Methane gas captured at a landfill near Mora, Minnesota is SMMPA’s newest renewable energy resource. The SMMPA Methane to Electricity Facility was completed and operational April 2012. Under a 20-year agreement with the East Central Solid Waste Commission (ECSWC), a group of five counties in Minnesota that owns the landfill, and in partnership with the City of Mora, SMMPA purchases methane gas from decomposing waste and uses it to fuel a 1.6-megawatt generator that provides power equal to about what 1,600 households use, to SMMPA’s member municipal electric utilities. Municipal solid waste, collected from a wide area in Minnesota, is transported to and stored at the ECSWC landfill near Mora in Kanabec County.
ECSWC operates and maintains the methane collection system to provide an adequate supply of renewable fuel to the generator system. SMMPA designed, financed and manages the project and operates the generation equipment. SMMPA also designed and installed 4.5 miles of 12.5-kilovolt underground cable linking the project to the distribution system of Mora Municipal Utilities, a SMMPA Member. Mora Municipal Utilities owns and operates the electrical distribution system fed by the landfill gas generator. The utility also provides technicians to maintain the engine and generator.
The Generator Set is a new Caterpillar model G3520C Landfill Gas1600 EKW for continuous duty operating at 4160 Volts, 3 phase, 4 wire at a frequency of 60 HZ, 1200 RPM.
Twelve percent of the energy SMMPA supplies to its 18 Member communities comes from renewable and carbon-free sources.
The project came about through a unique partnership among organizations with varied purposes - ECSWC, the City of Mora and SMMPA. Each recognized the value and worked together for the common good.
The landfill is located in Kanabec County, which is a Member of the ECSWC. Mora Municipal Utilities is directly interconnected with the generator outlet line and provides operators and mechanics to operate the facility.
After learning about the leachate recirculation system employed at the land fill and the resulting enhanced methane production, SMMPA met with landfill officials and began a series of studies to determine the feasibility of installing a generating plant. SMMPA began negotiations with ECSWC to purchase the methane then being flared. After planning a viable project, SMMPA worked with the Mora Municipal Utilities Commission to assist with the electrical interconnection and to supply field service technicians. Soon after that SMMPA entered into what became a long process to obtain permitting, and the permit was issued in the fall of 2010. Equipment was ordered and construction began in the spring of 2011 with commercial operations in April 2012.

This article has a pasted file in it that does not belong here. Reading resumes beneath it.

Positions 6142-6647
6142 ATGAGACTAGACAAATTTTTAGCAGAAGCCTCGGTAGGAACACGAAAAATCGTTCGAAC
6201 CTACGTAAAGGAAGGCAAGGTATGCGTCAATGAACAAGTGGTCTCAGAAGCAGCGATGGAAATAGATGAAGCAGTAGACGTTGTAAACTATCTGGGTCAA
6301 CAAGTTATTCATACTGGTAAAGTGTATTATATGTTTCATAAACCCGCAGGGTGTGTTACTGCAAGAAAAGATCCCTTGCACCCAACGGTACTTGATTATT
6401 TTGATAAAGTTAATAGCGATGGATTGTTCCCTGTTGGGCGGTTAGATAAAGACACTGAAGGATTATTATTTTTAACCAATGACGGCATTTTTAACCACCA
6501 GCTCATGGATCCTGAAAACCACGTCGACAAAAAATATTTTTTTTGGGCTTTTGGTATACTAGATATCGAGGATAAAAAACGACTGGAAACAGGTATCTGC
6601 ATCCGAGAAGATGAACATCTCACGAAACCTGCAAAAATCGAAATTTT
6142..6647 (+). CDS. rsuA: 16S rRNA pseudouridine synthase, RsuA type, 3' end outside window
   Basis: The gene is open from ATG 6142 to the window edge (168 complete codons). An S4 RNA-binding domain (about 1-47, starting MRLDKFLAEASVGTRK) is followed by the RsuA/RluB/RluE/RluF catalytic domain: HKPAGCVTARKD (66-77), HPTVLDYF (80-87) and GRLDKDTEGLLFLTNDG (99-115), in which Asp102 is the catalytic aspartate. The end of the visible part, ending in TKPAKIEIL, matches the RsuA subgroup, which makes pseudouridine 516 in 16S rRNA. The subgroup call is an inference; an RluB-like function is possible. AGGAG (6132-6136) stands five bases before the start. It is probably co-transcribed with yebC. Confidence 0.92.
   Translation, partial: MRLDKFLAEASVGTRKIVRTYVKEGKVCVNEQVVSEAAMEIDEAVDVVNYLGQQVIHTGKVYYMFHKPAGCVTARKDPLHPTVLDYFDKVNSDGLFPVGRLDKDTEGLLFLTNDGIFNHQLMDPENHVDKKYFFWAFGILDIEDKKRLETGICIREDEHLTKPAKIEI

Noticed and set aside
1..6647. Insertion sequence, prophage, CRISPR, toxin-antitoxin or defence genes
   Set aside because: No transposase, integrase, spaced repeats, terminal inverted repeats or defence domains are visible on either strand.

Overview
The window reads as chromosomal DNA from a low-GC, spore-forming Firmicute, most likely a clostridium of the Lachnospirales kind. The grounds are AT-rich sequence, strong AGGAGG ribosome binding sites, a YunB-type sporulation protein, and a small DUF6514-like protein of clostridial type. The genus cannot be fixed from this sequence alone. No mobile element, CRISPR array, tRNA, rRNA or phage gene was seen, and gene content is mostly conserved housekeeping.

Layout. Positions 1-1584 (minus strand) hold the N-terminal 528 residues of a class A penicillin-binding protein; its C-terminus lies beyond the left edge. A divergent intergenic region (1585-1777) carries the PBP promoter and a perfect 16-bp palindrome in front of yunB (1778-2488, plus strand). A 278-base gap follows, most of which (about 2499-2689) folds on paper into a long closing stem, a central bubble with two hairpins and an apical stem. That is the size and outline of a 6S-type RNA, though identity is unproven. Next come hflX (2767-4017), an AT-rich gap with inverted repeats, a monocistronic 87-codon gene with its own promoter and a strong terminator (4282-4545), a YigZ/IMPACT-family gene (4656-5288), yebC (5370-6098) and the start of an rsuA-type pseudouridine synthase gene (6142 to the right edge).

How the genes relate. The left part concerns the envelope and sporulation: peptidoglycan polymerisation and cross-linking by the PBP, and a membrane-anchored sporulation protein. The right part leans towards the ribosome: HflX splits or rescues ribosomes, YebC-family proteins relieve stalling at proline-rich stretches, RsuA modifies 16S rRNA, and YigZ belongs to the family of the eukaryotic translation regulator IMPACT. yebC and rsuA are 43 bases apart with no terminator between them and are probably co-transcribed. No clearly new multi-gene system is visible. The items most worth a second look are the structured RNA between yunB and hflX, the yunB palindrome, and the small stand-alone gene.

Prior to the generation project, the landfill had been flaring the methane from the site. However, for all methane gas that is diverted to the generator, the project changes the method of methane destruction from flaring to electricity generation. Today the project reduces 3,187 tons of methane and reduces .0681 million metric tons of CO2, with the added value of reliable electricity production.
At the time the project was conceived and initiated, it represented SMMPA's lowest-cost renewable resource alternative. Depending on the alternative the project was compared to (such as wind and other biomass options), expected savings from pursuing the landfill gas generation project ranged from 12% to 70% over the 20-year expected life of the project.
SMMPA’s cost for installing this renewable generation was $3.7 million. East Central Solid Waste Commission was responsible for the costs associated with supplying the landfill gas to the engine. No tax dollars were spent on this project. The facility is expected to generate electricity at least 90% of total available annual hours (8760 hours).
A goal of the partnership is to add a second generator to the project site assuming methane production levels are adequate. The ECSWC has obtained a permit to expand its existing municipal sanitary landfill in two construction phases to increase waste capacity by about 968,000 cubic yards.